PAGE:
A special Christmas repost. Enjoy!
So Christmas is nigh. I’ve decided to depart from my usual Bible Project fun-ness to focus exclusively on the Nativity of Jesus. I’m still working on the next regular part of the project, which is Judges, but in the meantime, here’s this.
Oh, and as with the regular Bible Project, I’m not going to be capitalizing certain things. Words like that appear in the middle of sentences like, him, his, babe, child, etc, are not going to get caps just because they refer to Jesus. That’s just silly.
The birth of Jesus is documented in two places in the Bible; the New Testament books of Matthew and Luke. Both have some interesting differences between them.
We start with Matthew‘s account. First we go through the genealogy of Jesus, which is another of those fine Bible genealogies that are guaranteed to induce sleep in any insomniac. After getting past that we hit the meat of the story.
Now the birth of Jesus Christ was as follows: After his mother Mary was betrothed to Joseph, before they came together, she was found with the child of the Holy Spirit. – Matthew 1:18
Uh-HUH. Right. Ok. Well, yeah, I suppose if I was a scared girl of about thirteen who’d hooked up one memorable night with Levi, the merchant’s son and gotten knocked up as a result, I, too, might try the old “God did it!” schtick. I’m sure people before her and after her tried it, saying they “magically” got pregnant without having sex (Danae, I’m looking at you!).
In fact the virgin birth is actually a fairly common concept throughout the mythology of the Levant and other areas, so if there’s anyone out there who claims this is somehow unique to Christianity, you can feel free to argue with them.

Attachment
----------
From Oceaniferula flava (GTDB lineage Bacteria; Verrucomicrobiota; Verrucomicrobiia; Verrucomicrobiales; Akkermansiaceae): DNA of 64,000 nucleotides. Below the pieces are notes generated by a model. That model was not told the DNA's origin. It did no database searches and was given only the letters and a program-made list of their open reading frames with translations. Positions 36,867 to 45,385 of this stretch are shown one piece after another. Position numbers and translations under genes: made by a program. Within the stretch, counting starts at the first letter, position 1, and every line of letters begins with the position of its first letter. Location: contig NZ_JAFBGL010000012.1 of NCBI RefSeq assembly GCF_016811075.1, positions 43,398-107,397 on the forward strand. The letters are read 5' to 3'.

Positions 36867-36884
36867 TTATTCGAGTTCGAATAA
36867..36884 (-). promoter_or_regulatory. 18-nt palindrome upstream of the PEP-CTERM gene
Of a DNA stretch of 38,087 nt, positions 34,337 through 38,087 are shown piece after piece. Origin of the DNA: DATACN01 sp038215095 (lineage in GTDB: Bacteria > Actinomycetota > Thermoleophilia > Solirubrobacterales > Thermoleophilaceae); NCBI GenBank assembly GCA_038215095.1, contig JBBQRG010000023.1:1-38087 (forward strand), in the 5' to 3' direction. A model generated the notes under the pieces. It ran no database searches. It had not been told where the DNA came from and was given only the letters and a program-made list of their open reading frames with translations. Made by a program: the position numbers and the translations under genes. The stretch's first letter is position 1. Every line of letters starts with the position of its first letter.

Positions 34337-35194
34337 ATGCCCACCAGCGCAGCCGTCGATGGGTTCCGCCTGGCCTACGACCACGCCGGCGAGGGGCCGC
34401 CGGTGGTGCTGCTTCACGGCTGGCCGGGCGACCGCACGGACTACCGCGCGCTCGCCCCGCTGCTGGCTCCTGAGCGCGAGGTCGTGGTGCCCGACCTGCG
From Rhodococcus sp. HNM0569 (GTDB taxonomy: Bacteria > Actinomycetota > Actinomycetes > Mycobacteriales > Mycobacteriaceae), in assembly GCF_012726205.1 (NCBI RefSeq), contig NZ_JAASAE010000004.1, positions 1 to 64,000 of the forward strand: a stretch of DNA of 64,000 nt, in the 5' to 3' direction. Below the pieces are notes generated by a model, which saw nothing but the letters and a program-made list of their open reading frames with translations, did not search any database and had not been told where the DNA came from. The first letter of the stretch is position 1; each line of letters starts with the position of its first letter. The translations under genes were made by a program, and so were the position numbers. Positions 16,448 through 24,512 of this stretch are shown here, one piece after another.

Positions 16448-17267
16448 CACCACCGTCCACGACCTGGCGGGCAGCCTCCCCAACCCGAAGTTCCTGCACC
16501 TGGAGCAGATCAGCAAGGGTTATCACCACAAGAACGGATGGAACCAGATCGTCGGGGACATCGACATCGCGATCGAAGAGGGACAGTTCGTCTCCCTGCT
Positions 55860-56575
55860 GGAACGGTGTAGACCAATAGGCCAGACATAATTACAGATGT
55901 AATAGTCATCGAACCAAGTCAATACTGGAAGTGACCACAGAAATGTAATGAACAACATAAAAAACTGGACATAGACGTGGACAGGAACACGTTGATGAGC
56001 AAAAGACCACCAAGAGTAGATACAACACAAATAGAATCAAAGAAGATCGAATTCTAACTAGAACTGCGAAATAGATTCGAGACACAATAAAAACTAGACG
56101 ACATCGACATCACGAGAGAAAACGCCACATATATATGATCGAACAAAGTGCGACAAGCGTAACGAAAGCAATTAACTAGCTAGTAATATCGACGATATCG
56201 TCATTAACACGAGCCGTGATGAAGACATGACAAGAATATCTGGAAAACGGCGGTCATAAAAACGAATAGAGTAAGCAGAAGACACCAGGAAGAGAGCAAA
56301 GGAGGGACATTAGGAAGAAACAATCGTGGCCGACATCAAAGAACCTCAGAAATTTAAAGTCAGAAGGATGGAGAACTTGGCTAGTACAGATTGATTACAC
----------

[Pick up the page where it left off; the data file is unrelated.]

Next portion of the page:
Also to anyone who wants to disagree and say, “Well, why would Mary make up such a story?” I invite you consider hard the fact that she was growing up in a primitive, superstitious society that would’ve likely believed her claims much more than modern society and that would punish her much more harshly if they’d learned she’d had pre-martial sex.
Moving on, we get to the naming of Jesus.
“And she will bring forth a son, and you shall call his name Jesus, for he will save his people from their sins.” – Matthew 1:21
I’ll cover the whole “dying for our sins” thing later on, once I get to this part of the Bible in my normal course of business (at the current rate this will likely be in 2034). But to cover it briefly here: Jesus has to die for humanity’s sins. This is because God says he has to. God could change this rule but doesn’t want to. This mean God really, really wants Jesus to be tortured to death on the cross. Nice fellow, this God.
Of course according to some Christians, God and Jesus are the same beings, yet somehow distinct. Jesus is an avatar in this context. I actually have no problem with that concept, but it does mean that God basically sends himself to get tortured that he can allow himself to forgive humanity their sins. Once again, I’d love to see a psychiatrist get this guy on the couch.
Anyhow, I also find it depressing that the so-called “Prince of Peace” as the same first name (Yeshua, or ישוע), as one of the Bible’s more unsavory characters (Joshua), though this is apparently somewhat of a controversial notion.
Anyhow, Mary goes off to give birth. There’s no mention of a manager or there not being room at the inn; that comes later in Luke’s account. But we do get the Wise Guys Men.